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    Body fat distribution is a heritable trait and a well-established predictor of adverse metabolic outcomes, independent of overall adiposity. To increase our understanding of the genetic basis of body fat distribution and its molecular links to cardiometabolic traits, here we conduct genome-wide association meta-analyses of traits related to waist and hip circumferences in up to 224,459 individuals. We identify 49 loci (33 new) associated with waist-to-hip ratio adjusted for body mass index (BMI), and an additional 19 loci newly associated with related waist and hip circumference measures (P < 5 × 10(-8)). In total, 20 of the 49 waist-to-hip ratio adjusted for BMI loci show significant sexual dimorphism, 19 of which display a stronger effect in women. The identified loci were enriched for genes expressed in adipose tissue and for putative regulatory elements in adipocytes. Pathway analyses implicated adipogenesis, angiogenesis, transcriptional regulation and insulin resistance as processes affecting fat distribution, providing insight into potential pathophysiological mechanisms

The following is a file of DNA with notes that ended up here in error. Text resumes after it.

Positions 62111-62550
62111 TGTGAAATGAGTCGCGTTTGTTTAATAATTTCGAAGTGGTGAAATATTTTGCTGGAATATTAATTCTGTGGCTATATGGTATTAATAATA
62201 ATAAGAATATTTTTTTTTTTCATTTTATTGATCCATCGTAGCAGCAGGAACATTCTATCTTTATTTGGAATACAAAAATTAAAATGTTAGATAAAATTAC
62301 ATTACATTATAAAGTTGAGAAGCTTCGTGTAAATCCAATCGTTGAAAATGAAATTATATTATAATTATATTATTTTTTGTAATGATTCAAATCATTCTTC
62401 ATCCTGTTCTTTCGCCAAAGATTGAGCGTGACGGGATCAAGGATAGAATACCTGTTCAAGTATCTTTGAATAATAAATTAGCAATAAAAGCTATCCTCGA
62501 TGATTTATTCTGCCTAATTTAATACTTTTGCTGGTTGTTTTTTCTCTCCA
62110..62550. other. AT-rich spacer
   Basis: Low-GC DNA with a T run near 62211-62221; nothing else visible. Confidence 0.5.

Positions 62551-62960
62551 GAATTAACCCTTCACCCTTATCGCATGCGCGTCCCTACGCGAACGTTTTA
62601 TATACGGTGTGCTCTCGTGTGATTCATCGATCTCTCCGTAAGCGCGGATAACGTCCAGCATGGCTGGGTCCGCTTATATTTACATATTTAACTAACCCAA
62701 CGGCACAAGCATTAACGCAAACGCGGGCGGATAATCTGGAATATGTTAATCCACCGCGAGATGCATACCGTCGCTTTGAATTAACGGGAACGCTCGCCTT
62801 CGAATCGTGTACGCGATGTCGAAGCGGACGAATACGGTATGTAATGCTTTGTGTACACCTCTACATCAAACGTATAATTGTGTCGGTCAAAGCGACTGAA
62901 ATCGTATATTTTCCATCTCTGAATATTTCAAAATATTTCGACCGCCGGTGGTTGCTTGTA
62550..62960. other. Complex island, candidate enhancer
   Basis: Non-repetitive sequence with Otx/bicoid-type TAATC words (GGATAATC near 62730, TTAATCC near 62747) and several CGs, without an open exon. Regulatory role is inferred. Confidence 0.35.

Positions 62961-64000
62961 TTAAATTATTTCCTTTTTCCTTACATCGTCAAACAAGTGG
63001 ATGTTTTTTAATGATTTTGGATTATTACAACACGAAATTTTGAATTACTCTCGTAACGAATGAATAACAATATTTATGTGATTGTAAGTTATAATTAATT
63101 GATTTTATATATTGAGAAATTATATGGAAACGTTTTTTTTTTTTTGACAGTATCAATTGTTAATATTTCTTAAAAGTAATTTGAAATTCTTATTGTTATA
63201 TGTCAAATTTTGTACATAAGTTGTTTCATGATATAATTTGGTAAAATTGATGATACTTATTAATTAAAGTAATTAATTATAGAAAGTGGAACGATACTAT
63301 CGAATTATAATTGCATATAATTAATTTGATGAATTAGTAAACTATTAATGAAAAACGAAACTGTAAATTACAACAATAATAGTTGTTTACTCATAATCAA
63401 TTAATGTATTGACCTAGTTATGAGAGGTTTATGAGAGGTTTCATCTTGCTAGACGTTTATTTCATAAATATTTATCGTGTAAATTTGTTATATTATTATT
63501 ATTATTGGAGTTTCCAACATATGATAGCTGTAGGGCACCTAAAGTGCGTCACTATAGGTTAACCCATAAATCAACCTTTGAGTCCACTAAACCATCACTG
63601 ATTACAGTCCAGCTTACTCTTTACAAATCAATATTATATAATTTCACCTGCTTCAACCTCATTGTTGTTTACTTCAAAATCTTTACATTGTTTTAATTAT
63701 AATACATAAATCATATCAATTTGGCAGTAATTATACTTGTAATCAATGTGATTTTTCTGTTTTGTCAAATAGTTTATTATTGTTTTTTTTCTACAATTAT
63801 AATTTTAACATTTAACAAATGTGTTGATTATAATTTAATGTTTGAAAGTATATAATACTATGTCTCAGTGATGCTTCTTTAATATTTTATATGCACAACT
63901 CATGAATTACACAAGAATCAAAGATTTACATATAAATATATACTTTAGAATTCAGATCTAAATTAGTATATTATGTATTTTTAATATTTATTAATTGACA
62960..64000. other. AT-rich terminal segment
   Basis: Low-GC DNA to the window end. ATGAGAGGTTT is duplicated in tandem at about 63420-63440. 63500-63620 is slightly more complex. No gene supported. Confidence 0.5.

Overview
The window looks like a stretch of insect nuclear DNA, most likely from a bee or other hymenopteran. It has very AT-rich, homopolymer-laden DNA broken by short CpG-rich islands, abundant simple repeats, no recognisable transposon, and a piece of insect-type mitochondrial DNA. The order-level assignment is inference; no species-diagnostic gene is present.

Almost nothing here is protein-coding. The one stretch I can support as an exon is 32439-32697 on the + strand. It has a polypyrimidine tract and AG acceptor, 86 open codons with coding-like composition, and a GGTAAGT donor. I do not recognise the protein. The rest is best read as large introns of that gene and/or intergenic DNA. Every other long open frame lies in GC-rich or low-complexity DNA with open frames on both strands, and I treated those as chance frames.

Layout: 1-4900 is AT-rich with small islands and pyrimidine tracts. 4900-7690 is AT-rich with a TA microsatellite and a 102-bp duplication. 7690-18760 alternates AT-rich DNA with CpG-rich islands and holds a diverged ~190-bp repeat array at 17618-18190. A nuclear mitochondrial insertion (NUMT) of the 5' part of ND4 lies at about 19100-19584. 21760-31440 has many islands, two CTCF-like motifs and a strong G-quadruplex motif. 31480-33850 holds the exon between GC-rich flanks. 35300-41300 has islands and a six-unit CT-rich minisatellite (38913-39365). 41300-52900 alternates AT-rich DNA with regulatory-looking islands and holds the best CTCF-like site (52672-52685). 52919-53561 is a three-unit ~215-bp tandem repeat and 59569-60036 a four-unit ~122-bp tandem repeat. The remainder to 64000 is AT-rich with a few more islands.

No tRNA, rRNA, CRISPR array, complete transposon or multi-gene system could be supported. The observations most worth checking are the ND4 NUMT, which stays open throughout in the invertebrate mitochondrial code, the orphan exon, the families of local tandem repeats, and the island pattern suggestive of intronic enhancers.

Effect of angiotensin-converting enzyme inhibitor and angiotensin receptor blocker initiation on organ support-free days in patients hospitalized with COVID-19